If you’ve been following our tech blog lately, you might have noticed we’re using a special type of neural networks called Mixture Density Network (MDN). MDNs do not only predict the expected value of a target, but also the underlying probability distribution.
This blogpost will focus on how to implement such a model using Tensorflow, from the ground up, including explanations, diagrams and a Jupyter notebook with the entire source code.
What are MDNs and why are they useful?
Real life data is noisy. While quite irritating, that noise is meaningful, as it gives a wider perspective of the origins of the data. The target value can have different levels of noise depending on the input, and this can have a major impact on our understanding of the data.
This is better explained with an example. Assume the following quadratic function:
Let’s sample g(x) for different x values:
The concept of MDN was invented by Christopher Bishop in 1994. His original paper explains the concept quite well, but it dates back to the prehistoric era when neural networks weren’t as common as they are today. Therefore, it lacks the hands-on part of how to actually implement one. And so this is exactly what we’re going to do now.
Let’s get it started
Let’s start with a simple neural network which only learns f(x) from the noisy dataset. We’ll use 3 hidden dense layers, each with 12 nodes, looking something like this:
x = tf.placeholder(name='x',shape=(None,1),dtype=tf.float32) layer = x for _ in range(3): layer = tf.layers.dense(inputs=layer, units=12, activation=tf.nn.tanh) output = tf.layers.dense(inputs=layer, units=1)
After training, the output looks like this:
We will keep on using the same network we just designed, but we’ll alter two things:
- The output layer will have two nodes rather than one, and we will name these mu and sigma
- We’ll use a different loss function
Now our network looks like this:
x = tf.placeholder(name='x',shape=(None,1),dtype=tf.float32) layer = x for _ in range(3): layer = tf.layers.dense(inputs=layer, units=12, activation=tf.nn.tanh) mu = tf.layers.dense(inputs=layer, units=1) sigma = tf.layers.dense(inputs=layer, units=1,activation=lambda x: tf.nn.elu(x) + 1)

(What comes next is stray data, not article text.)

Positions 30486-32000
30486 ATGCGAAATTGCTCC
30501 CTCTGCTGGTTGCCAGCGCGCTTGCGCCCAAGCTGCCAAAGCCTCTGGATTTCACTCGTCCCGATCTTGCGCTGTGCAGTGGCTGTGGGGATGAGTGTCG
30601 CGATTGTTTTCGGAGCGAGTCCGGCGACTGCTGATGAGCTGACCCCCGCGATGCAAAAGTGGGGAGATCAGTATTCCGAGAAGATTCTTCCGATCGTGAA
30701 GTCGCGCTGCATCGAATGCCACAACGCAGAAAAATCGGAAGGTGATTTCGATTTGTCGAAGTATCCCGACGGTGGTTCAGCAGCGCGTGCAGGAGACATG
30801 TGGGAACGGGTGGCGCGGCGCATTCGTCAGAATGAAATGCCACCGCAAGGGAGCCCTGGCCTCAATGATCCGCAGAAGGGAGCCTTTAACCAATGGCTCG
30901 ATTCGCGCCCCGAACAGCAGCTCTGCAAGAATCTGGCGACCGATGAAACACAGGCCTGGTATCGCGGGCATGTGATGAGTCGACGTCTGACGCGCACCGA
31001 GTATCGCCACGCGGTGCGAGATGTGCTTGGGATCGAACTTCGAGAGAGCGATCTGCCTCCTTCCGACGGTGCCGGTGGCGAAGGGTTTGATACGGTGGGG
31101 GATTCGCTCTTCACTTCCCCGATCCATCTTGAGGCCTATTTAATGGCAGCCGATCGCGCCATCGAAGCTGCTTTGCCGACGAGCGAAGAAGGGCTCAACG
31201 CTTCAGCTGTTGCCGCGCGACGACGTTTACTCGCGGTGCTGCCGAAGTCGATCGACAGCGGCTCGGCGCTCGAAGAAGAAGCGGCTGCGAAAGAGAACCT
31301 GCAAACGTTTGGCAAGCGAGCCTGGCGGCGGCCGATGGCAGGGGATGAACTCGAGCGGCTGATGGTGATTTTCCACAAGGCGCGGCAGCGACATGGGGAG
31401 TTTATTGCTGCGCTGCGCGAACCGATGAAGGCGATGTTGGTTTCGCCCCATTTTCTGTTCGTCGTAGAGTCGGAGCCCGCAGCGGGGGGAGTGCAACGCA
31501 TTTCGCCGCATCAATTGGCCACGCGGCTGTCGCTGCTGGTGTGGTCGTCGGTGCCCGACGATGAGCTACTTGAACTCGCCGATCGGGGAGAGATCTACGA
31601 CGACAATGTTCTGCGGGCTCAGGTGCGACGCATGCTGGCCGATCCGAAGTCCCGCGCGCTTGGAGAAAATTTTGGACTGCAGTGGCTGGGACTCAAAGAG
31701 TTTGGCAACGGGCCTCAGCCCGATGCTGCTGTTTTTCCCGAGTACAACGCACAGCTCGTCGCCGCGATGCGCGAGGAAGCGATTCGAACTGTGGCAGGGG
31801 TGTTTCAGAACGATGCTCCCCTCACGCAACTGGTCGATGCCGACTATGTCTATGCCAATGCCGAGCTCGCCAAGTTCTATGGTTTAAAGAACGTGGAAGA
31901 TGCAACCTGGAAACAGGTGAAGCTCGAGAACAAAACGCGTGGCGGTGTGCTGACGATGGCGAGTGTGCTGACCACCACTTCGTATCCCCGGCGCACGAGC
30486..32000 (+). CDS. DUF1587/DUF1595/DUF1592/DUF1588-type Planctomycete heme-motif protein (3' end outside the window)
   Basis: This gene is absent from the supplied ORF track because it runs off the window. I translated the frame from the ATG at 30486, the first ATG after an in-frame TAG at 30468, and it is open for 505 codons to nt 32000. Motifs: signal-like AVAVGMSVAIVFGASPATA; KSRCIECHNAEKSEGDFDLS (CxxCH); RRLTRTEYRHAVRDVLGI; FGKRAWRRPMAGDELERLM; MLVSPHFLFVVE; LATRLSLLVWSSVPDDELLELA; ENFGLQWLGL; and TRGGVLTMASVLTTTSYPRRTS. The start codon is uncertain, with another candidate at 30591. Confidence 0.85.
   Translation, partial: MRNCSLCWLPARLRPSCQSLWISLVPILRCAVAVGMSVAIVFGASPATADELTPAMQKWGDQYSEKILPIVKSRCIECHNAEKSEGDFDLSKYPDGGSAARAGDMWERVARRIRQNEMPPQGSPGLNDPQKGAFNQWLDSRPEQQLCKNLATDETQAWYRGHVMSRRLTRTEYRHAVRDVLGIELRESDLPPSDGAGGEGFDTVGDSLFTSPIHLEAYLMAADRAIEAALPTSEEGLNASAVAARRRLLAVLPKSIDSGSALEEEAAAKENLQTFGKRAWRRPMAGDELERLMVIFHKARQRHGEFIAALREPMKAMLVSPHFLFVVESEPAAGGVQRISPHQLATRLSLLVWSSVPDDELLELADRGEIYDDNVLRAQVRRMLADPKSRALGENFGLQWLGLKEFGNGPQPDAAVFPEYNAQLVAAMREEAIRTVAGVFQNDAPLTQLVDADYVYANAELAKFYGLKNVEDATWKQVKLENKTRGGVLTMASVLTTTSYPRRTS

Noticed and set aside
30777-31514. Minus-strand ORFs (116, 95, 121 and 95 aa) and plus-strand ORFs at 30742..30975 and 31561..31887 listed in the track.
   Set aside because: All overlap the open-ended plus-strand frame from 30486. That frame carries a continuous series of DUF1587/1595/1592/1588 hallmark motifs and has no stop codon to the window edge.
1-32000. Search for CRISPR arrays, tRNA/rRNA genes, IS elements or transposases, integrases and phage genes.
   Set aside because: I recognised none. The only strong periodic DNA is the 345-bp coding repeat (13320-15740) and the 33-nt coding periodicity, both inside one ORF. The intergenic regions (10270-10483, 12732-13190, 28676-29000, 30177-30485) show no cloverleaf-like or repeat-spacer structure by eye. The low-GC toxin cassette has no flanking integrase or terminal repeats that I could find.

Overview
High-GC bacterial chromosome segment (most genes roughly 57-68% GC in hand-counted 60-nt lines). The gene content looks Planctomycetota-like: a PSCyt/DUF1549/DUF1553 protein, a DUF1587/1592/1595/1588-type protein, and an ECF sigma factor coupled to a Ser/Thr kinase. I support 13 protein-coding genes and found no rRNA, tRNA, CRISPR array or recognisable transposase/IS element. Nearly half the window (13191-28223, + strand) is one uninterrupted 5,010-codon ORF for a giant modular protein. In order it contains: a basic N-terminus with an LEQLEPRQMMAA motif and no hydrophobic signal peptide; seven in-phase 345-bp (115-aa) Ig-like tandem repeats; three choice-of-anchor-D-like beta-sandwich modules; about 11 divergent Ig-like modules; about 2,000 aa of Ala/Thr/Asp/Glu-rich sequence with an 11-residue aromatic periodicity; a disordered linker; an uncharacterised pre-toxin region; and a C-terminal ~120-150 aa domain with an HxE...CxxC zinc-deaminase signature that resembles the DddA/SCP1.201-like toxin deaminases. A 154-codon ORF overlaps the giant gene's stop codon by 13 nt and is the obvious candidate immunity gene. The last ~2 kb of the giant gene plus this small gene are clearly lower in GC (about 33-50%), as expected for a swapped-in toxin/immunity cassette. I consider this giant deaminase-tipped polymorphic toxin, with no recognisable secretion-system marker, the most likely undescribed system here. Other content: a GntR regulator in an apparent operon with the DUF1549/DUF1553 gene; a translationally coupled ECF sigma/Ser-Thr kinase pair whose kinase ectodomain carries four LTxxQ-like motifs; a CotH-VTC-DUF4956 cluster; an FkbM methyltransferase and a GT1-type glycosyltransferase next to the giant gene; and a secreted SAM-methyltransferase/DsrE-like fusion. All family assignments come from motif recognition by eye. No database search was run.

Let’s take a second to understand the activation function of sigma – remember that by definition, the standard deviation of any distribution is a non-negative number. The Exponential Linear Unit (ELU), defined as:
Next, we need to adjust our loss function. Let’s try to understand what exactly we are looking for now. Our new output layer gives us the parameters of a normal distribution. This distribution should be able to describe the data generated by sampling g(x). How can we measure it? We can, for example, create a normal distribution from the output, and maximize the probability of sampling our target values from it. Mathematically speaking, we would like to maximize the values of the probability density function (PDF) of the normal distribution for our entire dataset. Equivalently, we can minimize the negative logarithm of the PDF:
dist = tf.distributions.Normal(loc=mu, scale=sigma) loss = tf.reduce_mean(-dist.log_prob(y))
And that’s about it. After training the model, we can see that it did indeed pick up on g(x):
We’ve seen how predict a simple normal distribution – but needless to say, MDNs can be far more general – we can predict completely different distributions, or even a combination of several different distributions. All you need to do is make sure to have an output node for each parameter of the distribution’s variables, and validate that the distribution’s PDF is differentiable.
I can only encourage you to try and predict even more complex distributions – use the notebook supplied with this post, and change the code, or try your new skills on real life data! May the odds be ever in your favor.